ORIGINAL RESEARCH article
Network-Based Metabolism-Centered Screening of Potential Drug Targets in Klebsiella pneumoniae at Genome Scale
- 1Computational Systems Biology Group, Department of Bioengineering, Gebze Technical University, Gebze, Turkey
- 2Dr. Panjwani Center for Molecular Medicine and Drug Research, International Center for Chemical and Biological Sciences, University of Karachi, Karachi, Pakistan
Klebsiella pneumoniae is an opportunistic bacterial pathogen leading to life-threatening nosocomial infections. Emergence of highly resistant strains poses a major challenge in the management of the infections by healthcare-associated K. pneumoniae isolates. Thus, despite intensive efforts, the current treatment strategies remain insufficient to eradicate such infections. Failure of the conventional infection-prevention and treatment efforts explicitly indicates the requirement of new therapeutic approaches. This prompted us to systematically analyze the K. pneumoniae metabolism to investigate drug targets. Genome-scale metabolic networks (GMNs) facilitating the systematic analysis of the metabolism are promising platforms. Thus, we used a GMN of K. pneumoniae MGH 78578 to determine putative targets through gene- and metabolite-centric approaches. To develop more realistic infection models, we performed the bacterial growth simulations within different host-mimicking media, using an improved biomass formation reaction. We selected more suitable targets based on several property-based prioritization procedures. KdsA was identified as the high-ranked putative target satisfying most of the target prioritization criteria specified under the gene-centric approach. Through a structure-based virtual screening protocol, we identified potential KdsA inhibitors. In addition, the metabolite-centric approach extended the drug target list based on synthetic lethality. This revealed the importance of combined metabolic analyses for a better understanding of the metabolism. To our knowledge, this is the first comprehensive effort on the investigation of the K. pneumoniae metabolism for drug target prediction through the constraint-based analysis of its GMN in conjunction with several bioinformatic approaches. This study can guide the researchers for the future drug designs by providing initial findings regarding crucial components of the Klebsiella metabolism.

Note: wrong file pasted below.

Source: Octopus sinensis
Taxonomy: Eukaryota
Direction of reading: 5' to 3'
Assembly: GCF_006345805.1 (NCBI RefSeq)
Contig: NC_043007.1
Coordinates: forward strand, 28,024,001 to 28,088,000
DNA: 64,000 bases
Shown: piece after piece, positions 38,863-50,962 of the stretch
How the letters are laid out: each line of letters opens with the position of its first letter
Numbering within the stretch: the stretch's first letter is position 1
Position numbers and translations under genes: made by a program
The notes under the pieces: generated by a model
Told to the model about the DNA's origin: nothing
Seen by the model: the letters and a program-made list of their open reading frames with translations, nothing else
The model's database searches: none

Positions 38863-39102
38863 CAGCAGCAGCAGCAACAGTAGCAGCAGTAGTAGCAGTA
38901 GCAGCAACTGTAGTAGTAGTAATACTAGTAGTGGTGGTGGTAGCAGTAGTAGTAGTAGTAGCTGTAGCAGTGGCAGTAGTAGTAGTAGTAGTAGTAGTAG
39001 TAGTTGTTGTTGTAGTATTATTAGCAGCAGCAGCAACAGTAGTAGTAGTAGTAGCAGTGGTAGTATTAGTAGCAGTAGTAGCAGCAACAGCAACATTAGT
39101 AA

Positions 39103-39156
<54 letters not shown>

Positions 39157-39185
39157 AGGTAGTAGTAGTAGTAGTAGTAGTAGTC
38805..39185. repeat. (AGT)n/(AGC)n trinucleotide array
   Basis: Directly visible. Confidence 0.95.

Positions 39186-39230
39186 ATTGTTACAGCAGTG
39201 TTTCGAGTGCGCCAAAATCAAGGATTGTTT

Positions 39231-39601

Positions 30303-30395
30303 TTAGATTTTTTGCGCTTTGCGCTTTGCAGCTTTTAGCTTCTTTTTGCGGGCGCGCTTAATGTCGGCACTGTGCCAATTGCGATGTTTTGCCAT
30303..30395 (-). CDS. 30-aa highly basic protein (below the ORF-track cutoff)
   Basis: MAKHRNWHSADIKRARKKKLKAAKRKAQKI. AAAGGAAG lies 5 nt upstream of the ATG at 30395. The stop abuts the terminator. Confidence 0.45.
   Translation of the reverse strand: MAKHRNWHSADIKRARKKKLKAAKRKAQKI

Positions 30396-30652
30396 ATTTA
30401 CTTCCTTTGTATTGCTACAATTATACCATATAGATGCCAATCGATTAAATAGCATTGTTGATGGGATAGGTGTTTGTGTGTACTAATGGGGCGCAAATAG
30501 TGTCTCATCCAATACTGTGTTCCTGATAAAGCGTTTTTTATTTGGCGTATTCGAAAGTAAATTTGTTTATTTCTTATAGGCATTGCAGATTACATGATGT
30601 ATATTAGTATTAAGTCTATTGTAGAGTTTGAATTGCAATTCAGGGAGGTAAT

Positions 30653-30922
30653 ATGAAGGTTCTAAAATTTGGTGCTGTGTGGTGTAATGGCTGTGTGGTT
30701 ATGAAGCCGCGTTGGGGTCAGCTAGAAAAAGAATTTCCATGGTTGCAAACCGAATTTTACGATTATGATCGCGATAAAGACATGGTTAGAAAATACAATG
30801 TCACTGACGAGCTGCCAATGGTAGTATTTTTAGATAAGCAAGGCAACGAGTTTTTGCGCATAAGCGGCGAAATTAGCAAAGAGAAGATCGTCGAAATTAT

Klebsiella pneumoniae, originally discovered in the lung samples of pneumonia patients, is a gram-negative, facultative anaerobic bacterium within the Enterobacteriaceae family (Friedlander, 1882). It can inhabit a wide range of environments, and it is also a part of normal flora of human (Bachman et al., 2015; Navon-Venezia et al., 2017). The opportunistic pathogen colonizes in human mucosal surfaces and can spread to other tissues like respiratory tract (Li et al., 2014; Paczosa and Mecsas, 2016). K. pneumoniae is among the six pathogens known as “ESKAPE” pathogens, a group of resistant strains that effectively escape from the activity of most of the available antimicrobial drugs (Taneja and Kaur, 2016). A reduction in the antimicrobial activity of many available drugs along with ever-increasing prevalence of the resistant Klebsiella strains poses a serious therapeutic challenge. This growing threat affects public health and global economic cost. Klebsiella infections primarily affect immunocompromised patients, and they may be treated by the use of β-lactams and other antibiotics (Doorduijn et al., 2016; Paczosa and Mecsas, 2016). On the other hand, even healthy individuals can suffer from the hypervirulent Klebsiella infections (e.g., meningitis, pneumonia, endophthalmitis, cellulitis, and pyogenic liver abscesses), and conventional medicine has failed to eradicate such infections (Doorduijn et al., 2016; Paczosa and Mecsas, 2016; Santajit and Indrawattana, 2016). Therefore, identification of novel drugs, use of synergistic drug combinations and drug repositioning remain areas of active investigation (Sun et al., 2016; Taneja and Kaur, 2016), pointing to the crucial role of post-genomic approaches to cope with Klebsiella infections (Bachman et al., 2015; Santajit and Indrawattana, 2016). In this context, the evaluation of whole metabolism of the pathogen at genome scale can provide comprehensive insight for the elucidation of more efficient drug targets and enable a deeper understanding of the pathogen phenotype.